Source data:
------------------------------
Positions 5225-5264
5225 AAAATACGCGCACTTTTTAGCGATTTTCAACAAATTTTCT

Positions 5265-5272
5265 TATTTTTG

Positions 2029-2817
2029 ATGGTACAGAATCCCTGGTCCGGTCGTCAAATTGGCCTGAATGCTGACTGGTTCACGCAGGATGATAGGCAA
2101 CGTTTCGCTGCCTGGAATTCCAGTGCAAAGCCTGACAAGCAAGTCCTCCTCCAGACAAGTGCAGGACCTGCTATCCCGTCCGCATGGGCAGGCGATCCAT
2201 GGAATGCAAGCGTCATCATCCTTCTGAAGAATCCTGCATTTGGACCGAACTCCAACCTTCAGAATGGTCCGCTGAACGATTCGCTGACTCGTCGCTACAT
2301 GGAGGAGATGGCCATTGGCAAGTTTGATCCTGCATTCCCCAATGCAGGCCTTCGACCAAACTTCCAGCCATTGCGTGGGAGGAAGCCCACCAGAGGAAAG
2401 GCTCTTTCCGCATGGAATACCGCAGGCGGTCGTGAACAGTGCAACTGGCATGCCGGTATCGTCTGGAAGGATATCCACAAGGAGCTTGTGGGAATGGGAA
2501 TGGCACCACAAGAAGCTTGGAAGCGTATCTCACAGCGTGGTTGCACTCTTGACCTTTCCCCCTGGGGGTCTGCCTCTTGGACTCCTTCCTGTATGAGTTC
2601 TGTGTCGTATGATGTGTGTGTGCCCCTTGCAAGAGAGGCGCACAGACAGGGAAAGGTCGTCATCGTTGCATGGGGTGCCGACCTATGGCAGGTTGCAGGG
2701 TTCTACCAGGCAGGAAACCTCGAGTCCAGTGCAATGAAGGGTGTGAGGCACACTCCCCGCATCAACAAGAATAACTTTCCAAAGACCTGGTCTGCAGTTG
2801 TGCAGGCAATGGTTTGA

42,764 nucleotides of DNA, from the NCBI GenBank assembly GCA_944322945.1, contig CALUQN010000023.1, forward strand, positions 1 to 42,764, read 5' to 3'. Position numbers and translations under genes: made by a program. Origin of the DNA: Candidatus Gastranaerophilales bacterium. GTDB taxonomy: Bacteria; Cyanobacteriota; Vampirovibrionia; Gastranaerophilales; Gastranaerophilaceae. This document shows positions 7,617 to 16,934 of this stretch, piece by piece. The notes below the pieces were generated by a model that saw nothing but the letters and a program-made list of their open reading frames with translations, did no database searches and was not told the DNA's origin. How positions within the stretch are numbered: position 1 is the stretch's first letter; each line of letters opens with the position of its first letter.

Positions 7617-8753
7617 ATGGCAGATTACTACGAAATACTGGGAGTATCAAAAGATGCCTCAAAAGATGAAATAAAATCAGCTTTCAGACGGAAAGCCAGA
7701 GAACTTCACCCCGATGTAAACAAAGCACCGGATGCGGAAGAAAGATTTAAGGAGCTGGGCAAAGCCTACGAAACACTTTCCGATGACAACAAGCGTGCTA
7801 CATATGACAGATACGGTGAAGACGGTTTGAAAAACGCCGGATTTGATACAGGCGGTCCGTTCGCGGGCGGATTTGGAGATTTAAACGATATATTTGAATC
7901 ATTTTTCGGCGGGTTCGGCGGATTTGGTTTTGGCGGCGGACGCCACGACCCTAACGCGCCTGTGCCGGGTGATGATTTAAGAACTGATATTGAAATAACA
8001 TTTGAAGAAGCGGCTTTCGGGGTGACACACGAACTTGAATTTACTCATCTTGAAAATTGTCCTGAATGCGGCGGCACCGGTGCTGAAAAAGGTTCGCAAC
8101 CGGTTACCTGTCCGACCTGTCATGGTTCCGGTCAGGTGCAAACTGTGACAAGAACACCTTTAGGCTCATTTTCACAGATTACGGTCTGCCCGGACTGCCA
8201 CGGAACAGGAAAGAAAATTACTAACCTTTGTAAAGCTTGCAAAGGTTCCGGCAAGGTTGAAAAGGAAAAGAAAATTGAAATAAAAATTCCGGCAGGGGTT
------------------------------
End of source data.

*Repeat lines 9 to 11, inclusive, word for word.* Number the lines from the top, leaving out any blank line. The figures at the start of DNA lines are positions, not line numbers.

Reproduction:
2301 GGAGGAGATGGCCATTGGCAAGTTTGATCCTGCATTCCCCAATGCAGGCCTTCGACCAAACTTCCAGCCATTGCGTGGGAGGAAGCCCACCAGAGGAAAG
2401 GCTCTTTCCGCATGGAATACCGCAGGCGGTCGTGAACAGTGCAACTGGCATGCCGGTATCGTCTGGAAGGATATCCACAAGGAGCTTGTGGGAATGGGAA
2501 TGGCACCACAAGAAGCTTGGAAGCGTATCTCACAGCGTGGTTGCACTCTTGACCTTTCCCCCTGGGGGTCTGCCTCTTGGACTCCTTCCTGTATGAGTTC